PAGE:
How The Wives Restored Their Husband To Life

A Legend from the Congo

Three African Women

A certain man, named Nenpetro, had three wives, Ndoza'ntu (the Dreamer), Songa'nzila (the Guide), and Fulla Fulla (the Raiser of the Dead). Now Nenpetro was a great hunter; and one day he killed an antelope, and gave it to his three wives. They ate it, and after a time complained of hunger. Nenpetro went out shooting again, and killed a monkey. They ate this also, but still complained of hunger. "Oh," says Nenpetro, "nothing but an ox will satisfy you people." So off he went on the track of an ox. He followed the tracks for a long way, and at last caught sight of it as it was feeding with two or three others. He stalked it carefully, and shot it; but before he could reload, another angry ox charged him, and killed him.

Now in town they knew nothing of all this; but his wives grew very hungry, and cried for him to come back to them. Still he returned not. Then Ndoza'ntu dreamt that he had been killed by an ox, but that he had killed an ox before he fell.

"Come along," said Songa'nzila; "I will show you the road."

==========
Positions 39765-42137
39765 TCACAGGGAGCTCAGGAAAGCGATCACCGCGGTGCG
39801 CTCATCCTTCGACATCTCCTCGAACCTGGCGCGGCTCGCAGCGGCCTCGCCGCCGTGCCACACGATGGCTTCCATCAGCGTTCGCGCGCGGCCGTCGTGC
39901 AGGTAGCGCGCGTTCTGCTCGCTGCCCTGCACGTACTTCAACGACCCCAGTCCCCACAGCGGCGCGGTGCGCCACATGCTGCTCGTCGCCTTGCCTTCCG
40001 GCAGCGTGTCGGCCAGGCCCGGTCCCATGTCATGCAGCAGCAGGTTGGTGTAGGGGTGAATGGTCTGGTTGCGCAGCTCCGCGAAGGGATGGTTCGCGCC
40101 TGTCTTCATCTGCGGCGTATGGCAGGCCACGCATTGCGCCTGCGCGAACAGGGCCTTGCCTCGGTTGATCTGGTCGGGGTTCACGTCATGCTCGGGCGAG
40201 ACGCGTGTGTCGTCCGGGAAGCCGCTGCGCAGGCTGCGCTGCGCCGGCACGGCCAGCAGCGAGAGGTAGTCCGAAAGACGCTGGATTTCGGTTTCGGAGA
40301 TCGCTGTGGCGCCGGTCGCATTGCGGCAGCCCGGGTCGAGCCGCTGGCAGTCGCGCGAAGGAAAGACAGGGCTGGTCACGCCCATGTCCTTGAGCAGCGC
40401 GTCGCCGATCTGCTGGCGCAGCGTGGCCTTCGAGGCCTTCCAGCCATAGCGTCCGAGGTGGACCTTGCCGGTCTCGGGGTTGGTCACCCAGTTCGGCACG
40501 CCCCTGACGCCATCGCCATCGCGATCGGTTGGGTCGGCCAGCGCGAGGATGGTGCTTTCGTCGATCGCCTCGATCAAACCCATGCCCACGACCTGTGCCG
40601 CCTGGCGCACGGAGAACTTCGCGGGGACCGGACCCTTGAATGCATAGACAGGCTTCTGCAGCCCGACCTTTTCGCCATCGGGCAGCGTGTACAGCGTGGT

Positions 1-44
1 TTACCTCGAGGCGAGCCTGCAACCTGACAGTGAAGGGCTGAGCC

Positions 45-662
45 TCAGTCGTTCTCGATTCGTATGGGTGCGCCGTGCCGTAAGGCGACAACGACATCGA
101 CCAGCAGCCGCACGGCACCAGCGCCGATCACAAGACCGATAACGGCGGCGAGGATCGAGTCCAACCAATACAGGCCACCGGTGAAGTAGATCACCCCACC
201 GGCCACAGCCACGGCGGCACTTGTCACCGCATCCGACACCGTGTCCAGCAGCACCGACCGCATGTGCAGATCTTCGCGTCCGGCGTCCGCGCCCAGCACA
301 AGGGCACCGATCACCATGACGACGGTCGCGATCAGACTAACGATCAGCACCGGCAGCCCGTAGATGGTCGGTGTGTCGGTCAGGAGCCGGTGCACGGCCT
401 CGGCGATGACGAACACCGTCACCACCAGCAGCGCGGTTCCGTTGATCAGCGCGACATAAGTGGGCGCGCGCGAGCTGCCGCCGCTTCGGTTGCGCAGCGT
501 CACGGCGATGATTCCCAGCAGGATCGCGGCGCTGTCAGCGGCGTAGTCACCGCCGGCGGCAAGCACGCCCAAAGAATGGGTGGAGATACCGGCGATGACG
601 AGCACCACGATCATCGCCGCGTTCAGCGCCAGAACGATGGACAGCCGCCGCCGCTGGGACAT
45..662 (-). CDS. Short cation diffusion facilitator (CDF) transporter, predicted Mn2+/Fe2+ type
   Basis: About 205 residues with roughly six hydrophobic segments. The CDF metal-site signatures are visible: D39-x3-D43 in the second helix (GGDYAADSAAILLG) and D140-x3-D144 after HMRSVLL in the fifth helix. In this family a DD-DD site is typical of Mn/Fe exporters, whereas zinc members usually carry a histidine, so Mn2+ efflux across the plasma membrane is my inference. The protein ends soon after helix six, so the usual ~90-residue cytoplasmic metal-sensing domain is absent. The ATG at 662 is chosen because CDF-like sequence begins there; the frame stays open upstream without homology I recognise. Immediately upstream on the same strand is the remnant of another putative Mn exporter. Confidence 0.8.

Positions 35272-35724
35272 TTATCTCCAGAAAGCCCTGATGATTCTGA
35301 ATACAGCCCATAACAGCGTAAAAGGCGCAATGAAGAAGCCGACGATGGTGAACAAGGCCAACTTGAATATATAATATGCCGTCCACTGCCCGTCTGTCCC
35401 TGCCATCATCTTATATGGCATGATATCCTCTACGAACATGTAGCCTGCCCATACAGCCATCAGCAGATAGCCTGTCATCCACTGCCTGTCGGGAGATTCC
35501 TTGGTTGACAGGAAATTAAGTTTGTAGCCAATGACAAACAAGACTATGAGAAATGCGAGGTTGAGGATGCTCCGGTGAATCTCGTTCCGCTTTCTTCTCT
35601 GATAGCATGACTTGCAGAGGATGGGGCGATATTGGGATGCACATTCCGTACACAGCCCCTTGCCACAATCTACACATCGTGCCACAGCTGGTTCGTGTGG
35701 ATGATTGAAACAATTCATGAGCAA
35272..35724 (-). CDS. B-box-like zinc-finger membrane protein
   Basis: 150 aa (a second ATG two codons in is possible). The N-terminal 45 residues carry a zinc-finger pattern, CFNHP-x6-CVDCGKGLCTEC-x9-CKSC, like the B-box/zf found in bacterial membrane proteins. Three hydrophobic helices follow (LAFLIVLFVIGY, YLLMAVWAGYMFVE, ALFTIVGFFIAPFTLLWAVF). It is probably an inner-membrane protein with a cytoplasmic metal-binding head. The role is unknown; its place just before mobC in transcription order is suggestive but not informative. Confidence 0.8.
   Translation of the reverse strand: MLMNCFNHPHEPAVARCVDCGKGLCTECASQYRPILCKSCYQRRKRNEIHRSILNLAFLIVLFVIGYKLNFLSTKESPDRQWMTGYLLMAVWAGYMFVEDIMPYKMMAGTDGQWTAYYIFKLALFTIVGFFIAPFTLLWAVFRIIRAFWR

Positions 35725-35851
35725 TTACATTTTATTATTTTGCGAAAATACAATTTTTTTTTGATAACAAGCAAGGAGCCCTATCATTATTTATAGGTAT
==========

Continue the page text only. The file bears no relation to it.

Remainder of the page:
Thus they set out, and marched up hill and down dale, through woods and across rivers, until towards nightfall they came up to the place where their husband lay dead. And now Fulla Fulla went into the woods and collected herbs and plants, and set about raising him from the dead.

Then the three women began to quarrel and wonder into whose shimbec Nenpetro would first enter.

"I dreamt that he was dead," said Ndoza'ntu.

"But I showed you where he lay dead," said Songa'nzila.

"And I have brought him back to life," said Fulla Fulla, as the husband gradually gave signs of life.

"Well! let us each cook a pot of food, and take it to him as soon as he can eat; and let him decide out of which pot he will take his first meal."

So two killed fowls, and cooked them each in her own pot, while the third cooked some pig in hers. And Nenpetro took the pot of pig that Fulla Fulla had cooked, and said: "When you dreamt that I was dead, you did not give me food, Ndoza'ntu; for I was not yet found. And when you, Songa'nzila, had shown the others the road, I was still unfit to eat; but when Fulla Fulla gave me back my life, then was I able to eat the pig she gave me. The gift therefore of Fulla Fulla is the most to be prized."

And the majority of the people said he was right in his judgement; but the women round about said he should have put the food out of the three pots into one pot, and have eaten the food thus mixed.

Sources And Further Reading

Sacred Texts Folklore of the Fjort by Richard Edward Dennett [1898]

Commons Wikipedia Image

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